Some publicly traded building product manufacturers, beginning in 2013, will be required to report on the presence of tin, tantalum, tungsten, and gold in their products. In a 3-2 vote last week, the US Securities and Exchange Commission adopted final rules that implement disclosure requirements for “conflict minerals.” These rules are required under the Dodd-Frank Wall Street Reform and Consumer Protection Act.
Public companies will have to take certain actions if these metals are “necessary to the functionality or production of a product.” The final rule says companies must conduct an inquiry to determine whether the metals originated in the covered countries (the Democratic Republic of the Congo and adjoining countries). If the materials are not recycled or scrap, and the origin was either the covered region or can not be determined, the company must file annual reports with the SEC, and make a Conflict Minerals Report available on its website.
As I reported in February, the Society of the Plastics Industry told the SEC that this rule should not apply to catalysts used in the production of polyurethane, PVC, and other plastics. At first glance, they seem to have won that argument.
The SEC’s ruling includes this statement: “We do not consider a conflict mineral ‘necessary to the production’ of a product if the conflict mineral is used as a catalyst, or in a similar manner in another process, that is necessary to produce the product but is not contained in that product.”
This makes no sense. In the same sentence, the SEC says catalysts that are “necessary to produce the product” are not “’necessary to the production’ of a product.” And the reality is, metal catalysts – including tin-based catalysts – routinely wind up in final products as residual content.
Direct ingredients covered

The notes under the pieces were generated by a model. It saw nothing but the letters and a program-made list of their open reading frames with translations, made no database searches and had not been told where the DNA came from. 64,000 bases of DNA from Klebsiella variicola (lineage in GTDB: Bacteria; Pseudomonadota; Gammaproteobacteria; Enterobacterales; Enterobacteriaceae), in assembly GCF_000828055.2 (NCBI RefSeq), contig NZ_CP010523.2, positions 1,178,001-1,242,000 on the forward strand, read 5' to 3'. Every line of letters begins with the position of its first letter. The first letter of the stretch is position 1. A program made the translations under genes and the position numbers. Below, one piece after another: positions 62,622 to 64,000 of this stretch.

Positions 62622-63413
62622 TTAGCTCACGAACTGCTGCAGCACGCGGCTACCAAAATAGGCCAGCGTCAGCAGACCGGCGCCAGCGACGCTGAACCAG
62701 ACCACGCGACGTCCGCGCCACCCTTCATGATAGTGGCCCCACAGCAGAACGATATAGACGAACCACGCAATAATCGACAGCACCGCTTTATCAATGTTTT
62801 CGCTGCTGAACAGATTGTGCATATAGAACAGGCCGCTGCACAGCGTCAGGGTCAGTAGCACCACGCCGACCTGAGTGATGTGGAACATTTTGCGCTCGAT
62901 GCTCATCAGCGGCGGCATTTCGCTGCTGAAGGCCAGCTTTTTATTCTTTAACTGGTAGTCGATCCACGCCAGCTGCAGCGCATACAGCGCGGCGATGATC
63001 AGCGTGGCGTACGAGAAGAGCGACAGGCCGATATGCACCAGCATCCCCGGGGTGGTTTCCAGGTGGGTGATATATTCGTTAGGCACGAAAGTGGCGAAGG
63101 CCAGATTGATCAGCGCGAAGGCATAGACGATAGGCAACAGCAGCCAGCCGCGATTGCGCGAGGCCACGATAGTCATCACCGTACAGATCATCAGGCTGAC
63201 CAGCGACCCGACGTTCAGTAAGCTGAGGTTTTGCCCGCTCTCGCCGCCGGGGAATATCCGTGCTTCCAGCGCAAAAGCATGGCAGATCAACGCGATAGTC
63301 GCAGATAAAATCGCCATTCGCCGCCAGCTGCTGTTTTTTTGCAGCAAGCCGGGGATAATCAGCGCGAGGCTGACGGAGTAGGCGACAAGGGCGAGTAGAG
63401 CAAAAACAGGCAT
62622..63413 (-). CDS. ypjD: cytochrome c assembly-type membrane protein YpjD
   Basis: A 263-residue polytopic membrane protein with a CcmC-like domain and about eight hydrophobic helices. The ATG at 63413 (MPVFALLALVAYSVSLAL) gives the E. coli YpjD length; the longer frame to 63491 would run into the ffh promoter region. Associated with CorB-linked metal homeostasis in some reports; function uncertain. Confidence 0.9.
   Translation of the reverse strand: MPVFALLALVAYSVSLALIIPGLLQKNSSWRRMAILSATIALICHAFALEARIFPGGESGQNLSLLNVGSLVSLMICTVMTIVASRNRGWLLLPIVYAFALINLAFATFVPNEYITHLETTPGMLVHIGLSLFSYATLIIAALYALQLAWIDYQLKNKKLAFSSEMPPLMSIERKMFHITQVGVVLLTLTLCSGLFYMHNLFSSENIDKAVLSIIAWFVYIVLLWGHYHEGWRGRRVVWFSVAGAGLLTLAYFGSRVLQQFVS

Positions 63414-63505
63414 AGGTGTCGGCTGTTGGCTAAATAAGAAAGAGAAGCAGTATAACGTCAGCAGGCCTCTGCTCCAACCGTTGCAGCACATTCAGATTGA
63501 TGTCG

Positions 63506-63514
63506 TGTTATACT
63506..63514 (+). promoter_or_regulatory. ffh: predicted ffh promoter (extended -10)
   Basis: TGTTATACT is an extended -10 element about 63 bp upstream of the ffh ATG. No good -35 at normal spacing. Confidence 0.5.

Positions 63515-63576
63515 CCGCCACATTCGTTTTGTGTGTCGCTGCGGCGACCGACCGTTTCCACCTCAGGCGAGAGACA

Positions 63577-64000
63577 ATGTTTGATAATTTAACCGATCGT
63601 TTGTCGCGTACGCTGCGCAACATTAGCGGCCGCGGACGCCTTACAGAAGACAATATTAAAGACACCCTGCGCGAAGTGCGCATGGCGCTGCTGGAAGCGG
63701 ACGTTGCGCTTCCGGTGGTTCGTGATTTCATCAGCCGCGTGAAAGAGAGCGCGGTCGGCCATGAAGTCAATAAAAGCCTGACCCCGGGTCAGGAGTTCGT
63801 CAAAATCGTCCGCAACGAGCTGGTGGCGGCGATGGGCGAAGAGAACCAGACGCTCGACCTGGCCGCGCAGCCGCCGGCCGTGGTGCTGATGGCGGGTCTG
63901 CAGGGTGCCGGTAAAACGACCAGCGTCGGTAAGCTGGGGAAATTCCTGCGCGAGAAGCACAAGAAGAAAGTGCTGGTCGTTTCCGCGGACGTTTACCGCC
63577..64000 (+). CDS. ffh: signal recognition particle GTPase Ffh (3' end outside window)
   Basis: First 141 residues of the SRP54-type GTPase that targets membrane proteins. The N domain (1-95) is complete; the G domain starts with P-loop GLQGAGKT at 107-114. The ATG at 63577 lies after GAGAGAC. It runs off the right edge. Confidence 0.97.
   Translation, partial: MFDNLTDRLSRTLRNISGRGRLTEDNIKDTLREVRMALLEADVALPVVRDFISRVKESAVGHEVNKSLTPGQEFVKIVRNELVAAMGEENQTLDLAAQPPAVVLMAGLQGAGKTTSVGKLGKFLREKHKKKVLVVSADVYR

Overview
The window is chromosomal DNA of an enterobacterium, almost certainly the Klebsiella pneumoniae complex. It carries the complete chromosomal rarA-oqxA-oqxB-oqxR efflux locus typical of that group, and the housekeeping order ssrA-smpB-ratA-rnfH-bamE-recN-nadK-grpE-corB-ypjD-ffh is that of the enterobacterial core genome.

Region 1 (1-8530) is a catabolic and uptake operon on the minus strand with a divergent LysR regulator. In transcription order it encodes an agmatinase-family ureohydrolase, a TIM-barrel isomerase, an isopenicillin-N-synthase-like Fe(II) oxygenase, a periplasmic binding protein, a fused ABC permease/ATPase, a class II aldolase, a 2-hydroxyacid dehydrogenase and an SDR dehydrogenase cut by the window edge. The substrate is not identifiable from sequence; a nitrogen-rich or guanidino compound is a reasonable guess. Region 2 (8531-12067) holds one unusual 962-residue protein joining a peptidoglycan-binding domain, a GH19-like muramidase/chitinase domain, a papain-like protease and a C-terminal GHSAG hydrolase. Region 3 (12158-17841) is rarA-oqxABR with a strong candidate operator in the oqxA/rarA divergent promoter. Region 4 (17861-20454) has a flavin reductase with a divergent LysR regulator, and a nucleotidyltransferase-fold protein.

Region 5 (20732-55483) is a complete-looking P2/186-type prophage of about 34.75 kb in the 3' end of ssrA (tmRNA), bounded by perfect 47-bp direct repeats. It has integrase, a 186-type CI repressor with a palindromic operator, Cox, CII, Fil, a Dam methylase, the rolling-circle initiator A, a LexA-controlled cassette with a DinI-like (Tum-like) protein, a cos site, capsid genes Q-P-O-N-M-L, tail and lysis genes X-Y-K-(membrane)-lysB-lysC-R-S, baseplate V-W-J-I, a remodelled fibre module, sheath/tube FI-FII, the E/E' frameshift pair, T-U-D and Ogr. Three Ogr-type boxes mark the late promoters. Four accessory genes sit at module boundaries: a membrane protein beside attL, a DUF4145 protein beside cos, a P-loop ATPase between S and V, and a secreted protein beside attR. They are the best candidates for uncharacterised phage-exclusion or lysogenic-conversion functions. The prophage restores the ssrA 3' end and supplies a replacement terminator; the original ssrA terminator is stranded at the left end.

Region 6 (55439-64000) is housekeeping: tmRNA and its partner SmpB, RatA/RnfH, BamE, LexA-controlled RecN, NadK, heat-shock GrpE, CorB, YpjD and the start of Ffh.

The SEC’s final rule more clearly applies to manufacturers who deliberately add tin compound to their product formulations. In the building industry, dibutyltin dilaureate is an ingredient in some isocyanate-based adhesive and insulation products.
And many vinyl flooring manufacturers add organotin stabilizers to their products. In 2010, the nonprofit Ecology Center tested sixty-one vinyl flooring tiles, and found organotin stabilizers in almost two-thirds (64%) of them.
Socially responsible investors react
Manufacturers may balk at the extra diligence required by this rule, but responsible sourcing advocates see the rule as an incomplete, but groundbreaking, move toward corporate accountability.
Bennett Freeman of Calvert Investments said, “While the disclosure provided by the rule is not as extensive as we had hoped, nonetheless investors will be able for the first time to assess one of the most critical human right-related risks they face in the world.”
This is also one of the first human rights rules to reach the very building blocks of the building industry. It will be fascinating to see how this unfolds in the coming years.
At the Healthy Building Network, we are disappointed in the loopholes that the SEC leaves for catalysts and other process chemicals. However, this final rule still represents a huge advancement in tying material selection policies to human rights issues.